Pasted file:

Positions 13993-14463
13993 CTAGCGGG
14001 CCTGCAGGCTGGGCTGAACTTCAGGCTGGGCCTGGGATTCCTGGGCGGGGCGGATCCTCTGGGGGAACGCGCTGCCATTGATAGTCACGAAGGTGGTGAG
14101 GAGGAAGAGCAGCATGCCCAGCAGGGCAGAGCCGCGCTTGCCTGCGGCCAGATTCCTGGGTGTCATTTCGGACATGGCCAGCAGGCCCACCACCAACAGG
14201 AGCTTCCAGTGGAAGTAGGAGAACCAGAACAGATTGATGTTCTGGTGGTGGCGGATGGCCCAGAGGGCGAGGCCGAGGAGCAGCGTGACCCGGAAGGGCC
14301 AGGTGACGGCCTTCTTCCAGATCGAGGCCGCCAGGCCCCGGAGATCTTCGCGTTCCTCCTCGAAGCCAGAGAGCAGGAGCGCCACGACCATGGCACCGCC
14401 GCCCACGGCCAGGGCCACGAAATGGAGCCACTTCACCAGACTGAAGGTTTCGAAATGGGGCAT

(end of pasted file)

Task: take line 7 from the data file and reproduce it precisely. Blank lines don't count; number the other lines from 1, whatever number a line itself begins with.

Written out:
14401 GCCCACGGCCAGGGCCACGAAATGGAGCCACTTCACCAGACTGAAGGTTTCGAAATGGGGCAT